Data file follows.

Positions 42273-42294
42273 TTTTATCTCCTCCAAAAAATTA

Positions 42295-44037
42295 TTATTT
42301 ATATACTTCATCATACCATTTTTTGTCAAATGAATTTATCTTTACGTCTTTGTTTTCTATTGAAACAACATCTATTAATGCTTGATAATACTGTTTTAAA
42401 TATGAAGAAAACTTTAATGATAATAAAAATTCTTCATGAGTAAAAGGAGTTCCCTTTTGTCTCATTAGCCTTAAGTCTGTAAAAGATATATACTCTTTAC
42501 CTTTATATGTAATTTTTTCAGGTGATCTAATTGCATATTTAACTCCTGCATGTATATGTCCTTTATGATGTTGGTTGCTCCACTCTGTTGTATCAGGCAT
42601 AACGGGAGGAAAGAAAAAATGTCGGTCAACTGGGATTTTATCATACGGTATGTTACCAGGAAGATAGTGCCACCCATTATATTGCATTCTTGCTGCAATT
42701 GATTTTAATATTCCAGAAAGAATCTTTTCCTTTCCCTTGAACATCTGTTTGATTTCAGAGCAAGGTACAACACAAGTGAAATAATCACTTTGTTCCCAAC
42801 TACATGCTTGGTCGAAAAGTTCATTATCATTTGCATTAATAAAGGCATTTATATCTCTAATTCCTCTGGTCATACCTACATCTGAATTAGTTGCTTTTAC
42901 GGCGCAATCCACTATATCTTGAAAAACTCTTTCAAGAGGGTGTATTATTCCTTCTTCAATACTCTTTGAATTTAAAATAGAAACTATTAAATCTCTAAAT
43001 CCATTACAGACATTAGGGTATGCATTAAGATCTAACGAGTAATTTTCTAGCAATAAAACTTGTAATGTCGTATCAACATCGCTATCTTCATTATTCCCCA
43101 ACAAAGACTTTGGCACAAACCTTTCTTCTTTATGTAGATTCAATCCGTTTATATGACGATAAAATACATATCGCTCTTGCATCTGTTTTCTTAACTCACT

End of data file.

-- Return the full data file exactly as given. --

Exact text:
Positions 42273-42294
42273 TTTTATCTCCTCCAAAAAATTA

Positions 42295-44037
42295 TTATTT
42301 ATATACTTCATCATACCATTTTTTGTCAAATGAATTTATCTTTACGTCTTTGTTTTCTATTGAAACAACATCTATTAATGCTTGATAATACTGTTTTAAA
42401 TATGAAGAAAACTTTAATGATAATAAAAATTCTTCATGAGTAAAAGGAGTTCCCTTTTGTCTCATTAGCCTTAAGTCTGTAAAAGATATATACTCTTTAC
42501 CTTTATATGTAATTTTTTCAGGTGATCTAATTGCATATTTAACTCCTGCATGTATATGTCCTTTATGATGTTGGTTGCTCCACTCTGTTGTATCAGGCAT
42601 AACGGGAGGAAAGAAAAAATGTCGGTCAACTGGGATTTTATCATACGGTATGTTACCAGGAAGATAGTGCCACCCATTATATTGCATTCTTGCTGCAATT
42701 GATTTTAATATTCCAGAAAGAATCTTTTCCTTTCCCTTGAACATCTGTTTGATTTCAGAGCAAGGTACAACACAAGTGAAATAATCACTTTGTTCCCAAC
42801 TACATGCTTGGTCGAAAAGTTCATTATCATTTGCATTAATAAAGGCATTTATATCTCTAATTCCTCTGGTCATACCTACATCTGAATTAGTTGCTTTTAC
42901 GGCGCAATCCACTATATCTTGAAAAACTCTTTCAAGAGGGTGTATTATTCCTTCTTCAATACTCTTTGAATTTAAAATAGAAACTATTAAATCTCTAAAT
43001 CCATTACAGACATTAGGGTATGCATTAAGATCTAACGAGTAATTTTCTAGCAATAAAACTTGTAATGTCGTATCAACATCGCTATCTTCATTATTCCCCA
43101 ACAAAGACTTTGGCACAAACCTTTCTTCTTTATGTAGATTCAATCCGTTTATATGACGATAAAATACATATCGCTCTTGCATCTGTTTTCTTAACTCACT